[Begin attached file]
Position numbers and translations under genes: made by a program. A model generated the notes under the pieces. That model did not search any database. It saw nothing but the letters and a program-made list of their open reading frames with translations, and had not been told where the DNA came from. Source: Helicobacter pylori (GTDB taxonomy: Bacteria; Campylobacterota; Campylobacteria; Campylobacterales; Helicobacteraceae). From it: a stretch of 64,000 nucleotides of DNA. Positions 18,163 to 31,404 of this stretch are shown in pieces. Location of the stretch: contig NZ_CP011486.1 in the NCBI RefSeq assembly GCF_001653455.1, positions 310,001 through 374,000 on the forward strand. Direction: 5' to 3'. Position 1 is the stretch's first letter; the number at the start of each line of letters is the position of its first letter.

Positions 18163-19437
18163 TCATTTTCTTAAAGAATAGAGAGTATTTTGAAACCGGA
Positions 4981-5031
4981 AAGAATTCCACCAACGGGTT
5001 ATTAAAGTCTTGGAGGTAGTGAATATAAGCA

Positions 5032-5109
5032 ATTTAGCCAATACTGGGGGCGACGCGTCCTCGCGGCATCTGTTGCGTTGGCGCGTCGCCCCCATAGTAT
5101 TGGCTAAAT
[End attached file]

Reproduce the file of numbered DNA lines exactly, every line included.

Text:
Position numbers and translations under genes: made by a program. A model generated the notes under the pieces. That model did not search any database. It saw nothing but the letters and a program-made list of their open reading frames with translations, and had not been told where the DNA came from. Source: Helicobacter pylori (GTDB taxonomy: Bacteria; Campylobacterota; Campylobacteria; Campylobacterales; Helicobacteraceae). From it: a stretch of 64,000 nucleotides of DNA. Positions 18,163 to 31,404 of this stretch are shown in pieces. Location of the stretch: contig NZ_CP011486.1 in the NCBI RefSeq assembly GCF_001653455.1, positions 310,001 through 374,000 on the forward strand. Direction: 5' to 3'. Position 1 is the stretch's first letter; the number at the start of each line of letters is the position of its first letter.

Positions 18163-19437
18163 TCATTTTCTTAAAGAATAGAGAGTATTTTGAAACCGGA
Positions 4981-5031
4981 AAGAATTCCACCAACGGGTT
5001 ATTAAAGTCTTGGAGGTAGTGAATATAAGCA

Positions 5032-5109
5032 ATTTAGCCAATACTGGGGGCGACGCGTCCTCGCGGCATCTGTTGCGTTGGCGCGTCGCCCCCATAGTAT
5101 TGGCTAAAT